After settling the itinerary, gearing up for the flight, booking the accommodations and deciding what and how to feed your baby, there are other logistics to settle. One big item for us to decide was whether to bring a stroller for the trip. Some mummy friends have also asked about my breastfeeding experience in Japan, whether Japanese are okay with breastfeeding in public etc. Some also asked about the availability of changing stations. These will be the 3 items, plus a shopping tip, that I will be sharing about in the last instalment of this series.
Should I Bring My Stroller?
After reading a few posts on traveling in Japan with a baby on some travel forums*, we decided to wear her in the baby carrier and not bring our stroller along. It was a decision made at the very last minute: a week before we leave. Though the stroller can relieve us off her weight or hold our shopping, we are more mobile with our baby in the carrier. While most subway stations in Kyoto and Osaka have lifts and/or escalator, some sightseeing venues aren’t that stroller friendly.
There are also places that allows you to push your strollers along. Two main reasons why we decided not to bring the stroller. 1. It is another piece of ‘luggage’ that we need to handle. We choose a small luggage over the stroller. 2. We don’t want to be carrying the stroller up and down all the time. We also don’t want to restrict ourselves to stroller-friendly places.
We encountered a family who brought their baby in the stroller up on the bus and it was taking up most of the space of the aisle, so it was a little difficult to pass through. I am not sure if the stroller is not foldable, but if you are bringing your stroller up the bus, it would be considerate if the stroller doesn’t take up almost the entire aisle🙂
Wearing our baby in the carrier though can be a little tiring, it gives us a lot of mobility. It gives us some handsfree moment while we sightsee (especially when we need to take photos) or shop. Our baby also take her naps while we travel from place to place in the carrier itself. It also keeps us warm on colder days. You can even breastfeed discreetly in the carrier!
*Many mentioned that they brought both the stroller and the carrier but if they were to do the trip all over again, they would prefer to use the carrier exclusively.
Breastfeeding in Japan
My breastfeeding experience in Japan has been pleasant. Even though I was prepared to nurse in public, I was a little concerned about the nursing culture as it is contained within an Asian culture (which tends to lean towards the conservative side). I am not sure whether I was oblivious or the Japanese are generally supportive (they are extremely friendly towards baby by the way), I do not feel intimated, or uncomfortable nursing in public in any way.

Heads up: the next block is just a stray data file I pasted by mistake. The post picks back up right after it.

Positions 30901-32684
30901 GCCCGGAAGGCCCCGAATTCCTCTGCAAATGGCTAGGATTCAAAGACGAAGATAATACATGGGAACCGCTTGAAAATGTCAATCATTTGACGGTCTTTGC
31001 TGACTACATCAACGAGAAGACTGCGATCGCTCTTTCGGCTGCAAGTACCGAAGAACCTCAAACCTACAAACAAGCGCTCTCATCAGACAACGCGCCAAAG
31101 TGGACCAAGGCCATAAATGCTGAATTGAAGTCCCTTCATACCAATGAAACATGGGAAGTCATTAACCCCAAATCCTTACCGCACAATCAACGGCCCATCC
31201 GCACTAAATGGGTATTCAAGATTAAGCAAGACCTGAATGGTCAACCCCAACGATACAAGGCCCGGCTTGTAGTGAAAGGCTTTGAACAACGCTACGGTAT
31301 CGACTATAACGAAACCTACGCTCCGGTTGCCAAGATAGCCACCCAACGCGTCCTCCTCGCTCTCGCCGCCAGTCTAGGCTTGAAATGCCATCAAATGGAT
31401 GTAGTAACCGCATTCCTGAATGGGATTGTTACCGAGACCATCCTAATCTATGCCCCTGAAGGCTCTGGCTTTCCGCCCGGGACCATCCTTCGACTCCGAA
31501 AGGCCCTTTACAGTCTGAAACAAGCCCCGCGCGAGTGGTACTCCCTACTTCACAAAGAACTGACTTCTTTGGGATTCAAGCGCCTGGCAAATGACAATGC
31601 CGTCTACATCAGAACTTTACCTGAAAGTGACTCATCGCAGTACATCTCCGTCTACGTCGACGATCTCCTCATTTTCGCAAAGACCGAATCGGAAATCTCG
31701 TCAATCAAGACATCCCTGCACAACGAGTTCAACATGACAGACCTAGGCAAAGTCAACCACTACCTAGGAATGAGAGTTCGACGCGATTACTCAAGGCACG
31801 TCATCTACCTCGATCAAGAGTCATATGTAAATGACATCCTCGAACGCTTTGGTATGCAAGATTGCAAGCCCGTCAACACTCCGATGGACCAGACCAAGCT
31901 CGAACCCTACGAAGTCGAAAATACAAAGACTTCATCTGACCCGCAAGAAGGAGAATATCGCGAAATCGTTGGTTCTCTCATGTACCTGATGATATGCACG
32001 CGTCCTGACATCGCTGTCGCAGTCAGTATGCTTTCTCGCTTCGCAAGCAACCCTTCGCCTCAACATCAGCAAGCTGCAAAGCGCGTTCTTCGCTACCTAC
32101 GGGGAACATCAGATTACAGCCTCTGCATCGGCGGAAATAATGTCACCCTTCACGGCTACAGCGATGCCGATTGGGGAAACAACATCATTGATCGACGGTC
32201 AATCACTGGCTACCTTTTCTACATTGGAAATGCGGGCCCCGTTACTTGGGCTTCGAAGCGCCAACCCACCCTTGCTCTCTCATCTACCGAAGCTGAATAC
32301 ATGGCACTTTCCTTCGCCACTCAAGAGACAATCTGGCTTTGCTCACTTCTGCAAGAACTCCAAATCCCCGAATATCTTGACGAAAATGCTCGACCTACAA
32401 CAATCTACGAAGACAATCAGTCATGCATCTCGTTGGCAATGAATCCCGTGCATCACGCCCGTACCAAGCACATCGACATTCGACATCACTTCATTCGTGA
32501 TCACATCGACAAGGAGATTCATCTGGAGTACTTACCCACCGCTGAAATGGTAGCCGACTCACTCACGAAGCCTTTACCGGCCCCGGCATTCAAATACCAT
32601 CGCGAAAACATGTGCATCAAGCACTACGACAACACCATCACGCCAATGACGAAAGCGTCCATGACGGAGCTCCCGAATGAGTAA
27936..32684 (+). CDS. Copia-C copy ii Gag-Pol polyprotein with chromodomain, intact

I use a nursing cover whenever I nurse on the bus, at cafes, restaurants, Fushini Inari and up at the Ferris wheel in Osaka. I also made sure that my attires are all separates as I don’t have any nursing tops or dresses. I also wore bra tops from Uniqlo underneath my tops. They are one of the best nursing bras around – provides support and avoids any unnecessary exposure of skin when you lift your tops.
I wouldn’t say that changing stations are abundant but they are definitely available in Kyoto and Osaka, mostly in the malls or larger/main subway stations. When we are unable to locate a changing station, we change her in the handicap toilet. There was once we changed her on a wide bench in a discreet corner.
Wherever changing stations are available, there are very spacious with sufficient space for a stroller. We have seen or use one at Tokyo Haneda domestic terminal, a couple a Arashiyama (one at the foot of the hill along the river, one at the main station), and one at Osakako Station (nearest to Kaiyukan). We are more flexible regarding the availability of facility, but are more concerned about getting the deed done.
Shopping for Japanese Snacks/Tidbits
Everyone buys snacks and tidbits from Japan when they are there! You can buy most of them such as Meiji, Collon, Glico, Kitkat etc from the supermarkets or the speciality shops downtown. We did our snack shopping on the last day at Dotonbori, lug them all the way back to our accommodation, repack before heading to the airport. If you would like to save all these trouble, you can actually buy most of them at the airport. Prices are more or less the same! All you need to do is to prepare a (huge) bag to dump them all in.
This concludes the series of my experiences of traveling with a baby. The other three instalments of this series can be found here:
Before You Travel with Your Baby and Itinerary
Accommodation and Food
On Flying and What to Bring On Board
I hope that it has provided some useful information on traveling with a baby and make it an enjoyable experience for the whole family. It is important to be a little more flexible on the usual routine and make do along the way. Our first family trip to Japan was definitely an experience and I am looking forward to our next family trip!